Back to mobile

Valley Middle-Schoolers Hit By Stray Bullets During Basketball Tryouts

by Published on

Walls, walls, walls. That’s the solution to all our problems down on the border, and a wall is what they’re thinking of erecting after stray bullets hit two boys during basketball tryouts Monday at Harwell Middle School in Edinburg.

Over fifty kids were in the parking lot behind the school that had been converted into a makeshift basketball court when the presumably stray bullets came flying through. One boy, a 13 year-old, was going for a layup when he was hit under the arm. The other, age 14, was shot in the upper right torso while sitting on a curb waiting his turn. Both boys are in stable condition in the hospital in McAllen.

The source of the bullets is still unknown though two target shooters were taken into custody and later released after they were found on an adjacent ranch about 800 yards from the school. Also found on that ranch was an undocumented immigrant, trespassing and carrying an AR-15 automatic rifle. That man will face trespassing and other charges for allegedly hunting without permission from the landowner.

Officials of the five-month-old school, as well as parents interviewed, were, ridiculously, unaware that hunting was taking place so close to the campus though Superintendent Rene Gutierrez said he was informed by the owner of a property northeast of the school that there was hunting on his ranch.

“We were not aware that there was hunting on the west side of the school or that there were [hunting] leases on the west side until last night,” Gutierrez said.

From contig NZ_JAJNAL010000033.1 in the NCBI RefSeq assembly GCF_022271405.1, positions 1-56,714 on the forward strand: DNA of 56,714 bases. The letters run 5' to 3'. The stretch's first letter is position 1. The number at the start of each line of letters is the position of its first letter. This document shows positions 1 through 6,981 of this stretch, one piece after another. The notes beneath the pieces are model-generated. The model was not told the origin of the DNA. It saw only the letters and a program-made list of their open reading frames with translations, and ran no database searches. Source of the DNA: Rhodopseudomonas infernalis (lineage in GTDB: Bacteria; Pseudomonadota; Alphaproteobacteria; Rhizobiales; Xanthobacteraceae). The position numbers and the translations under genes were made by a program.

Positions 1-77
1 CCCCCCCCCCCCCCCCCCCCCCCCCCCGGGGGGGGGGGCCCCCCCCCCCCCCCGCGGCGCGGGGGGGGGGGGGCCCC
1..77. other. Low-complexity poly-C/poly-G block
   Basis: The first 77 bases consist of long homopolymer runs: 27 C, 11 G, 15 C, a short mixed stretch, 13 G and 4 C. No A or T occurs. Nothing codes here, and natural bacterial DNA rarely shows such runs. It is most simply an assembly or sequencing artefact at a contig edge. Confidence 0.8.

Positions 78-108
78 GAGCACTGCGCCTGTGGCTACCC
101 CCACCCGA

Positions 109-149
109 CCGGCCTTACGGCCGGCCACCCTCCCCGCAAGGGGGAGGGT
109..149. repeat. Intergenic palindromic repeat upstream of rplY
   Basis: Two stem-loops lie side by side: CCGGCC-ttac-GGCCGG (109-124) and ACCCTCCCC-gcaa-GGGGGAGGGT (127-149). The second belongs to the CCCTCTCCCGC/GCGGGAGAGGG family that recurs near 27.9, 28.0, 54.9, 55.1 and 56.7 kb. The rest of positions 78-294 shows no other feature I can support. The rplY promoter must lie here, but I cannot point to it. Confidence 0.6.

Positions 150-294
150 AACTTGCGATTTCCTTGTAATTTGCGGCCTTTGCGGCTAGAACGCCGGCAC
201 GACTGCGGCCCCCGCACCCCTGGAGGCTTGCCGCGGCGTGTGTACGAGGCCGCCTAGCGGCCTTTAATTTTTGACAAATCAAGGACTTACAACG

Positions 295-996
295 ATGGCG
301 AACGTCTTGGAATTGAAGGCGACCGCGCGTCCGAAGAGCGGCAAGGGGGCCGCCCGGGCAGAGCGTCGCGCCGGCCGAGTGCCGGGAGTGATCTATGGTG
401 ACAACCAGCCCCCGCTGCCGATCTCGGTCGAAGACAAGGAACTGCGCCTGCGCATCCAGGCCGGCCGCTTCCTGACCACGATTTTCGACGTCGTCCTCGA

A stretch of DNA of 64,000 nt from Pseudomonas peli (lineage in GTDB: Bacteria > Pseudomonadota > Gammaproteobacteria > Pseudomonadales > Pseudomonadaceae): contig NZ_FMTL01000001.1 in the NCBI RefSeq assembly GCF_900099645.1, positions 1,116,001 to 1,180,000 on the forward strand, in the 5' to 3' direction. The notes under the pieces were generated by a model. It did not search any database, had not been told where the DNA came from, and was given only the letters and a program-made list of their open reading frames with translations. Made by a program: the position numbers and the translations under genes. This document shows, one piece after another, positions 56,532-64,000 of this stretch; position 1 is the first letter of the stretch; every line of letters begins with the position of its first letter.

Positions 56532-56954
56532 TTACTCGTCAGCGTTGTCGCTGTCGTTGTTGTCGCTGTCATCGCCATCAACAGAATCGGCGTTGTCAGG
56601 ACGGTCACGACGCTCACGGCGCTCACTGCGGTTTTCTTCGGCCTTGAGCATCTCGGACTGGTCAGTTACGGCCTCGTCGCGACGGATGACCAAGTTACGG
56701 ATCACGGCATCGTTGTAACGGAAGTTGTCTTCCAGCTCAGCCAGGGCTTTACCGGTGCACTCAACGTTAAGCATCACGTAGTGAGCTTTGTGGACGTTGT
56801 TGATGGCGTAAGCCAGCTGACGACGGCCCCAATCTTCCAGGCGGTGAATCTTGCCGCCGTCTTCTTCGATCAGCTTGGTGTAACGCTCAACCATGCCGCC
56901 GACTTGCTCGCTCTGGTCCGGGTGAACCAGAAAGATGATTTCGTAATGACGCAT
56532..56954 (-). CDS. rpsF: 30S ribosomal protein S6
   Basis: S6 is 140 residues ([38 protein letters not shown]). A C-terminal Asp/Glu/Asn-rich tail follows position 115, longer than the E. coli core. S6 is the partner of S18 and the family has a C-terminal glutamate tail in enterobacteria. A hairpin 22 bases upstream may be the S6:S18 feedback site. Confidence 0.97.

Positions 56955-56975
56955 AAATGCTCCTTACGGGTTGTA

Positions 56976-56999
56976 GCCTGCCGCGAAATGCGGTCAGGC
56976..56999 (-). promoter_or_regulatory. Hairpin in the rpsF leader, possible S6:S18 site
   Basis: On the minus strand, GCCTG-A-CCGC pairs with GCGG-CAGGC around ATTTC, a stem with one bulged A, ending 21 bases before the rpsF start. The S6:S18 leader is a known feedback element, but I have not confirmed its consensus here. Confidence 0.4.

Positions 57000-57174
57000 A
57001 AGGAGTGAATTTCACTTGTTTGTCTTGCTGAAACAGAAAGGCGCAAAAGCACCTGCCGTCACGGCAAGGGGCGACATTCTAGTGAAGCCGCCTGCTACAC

Even more disturbing is Hidalgo County Sheriff Lupe Treviño’s assertion that this is but one of several new schools in Hidalgo County built in rural areas that are adjacent to land used for hunting.

How is this possible? Surely, it’s illegal to hunt that close to children.

“It’s very possible that there won’t be any criminal charges filed,” Sheriff Treviño said at a press conference this week. It turns out there is no law in Texas against hunting near a school or hospital, only against hunting inside city limits.

“You’re in the state of Texas and the state of Texas, like any other state in the union, has rural schools all over the country. And a lot of the schools are surrounded by hunting … Even during dove season, we get literally hundreds of calls of residents having barbecues having pellets rain upon their roof. I mean that happens every year. You’ve got to remember you’re in rural Hidalgo County, Texas, and it is a hunting state.”

However, he added, “you would seem to think also that there’s some sort of personal responsibility that one has to take as a hunter or as a responsible adult.”

You would think that, but then you wouldn’t be in Texas.

Surgeons were able to remove a bullet from one of the boys. Experts from the Texas Department of Public Safety will compare ballistics to determine whether the shooters were the men detained by the police.

Cindy Casares is a columnist for the Texas Observer. She is also the founding Editor of Guanabee Media, an English-language, pop culture blog network about Latinos established in 2007. She has a Master's in Mass Communications from Virginia Commonwealth University Brandcenter. Prior to her career in journalism, she spent ten years in New York City as an advertising copywriter. During her undergraduate career at the University of Texas she served under Governor Ann Richards as a Senate Messenger during the 72nd Texas Legislature.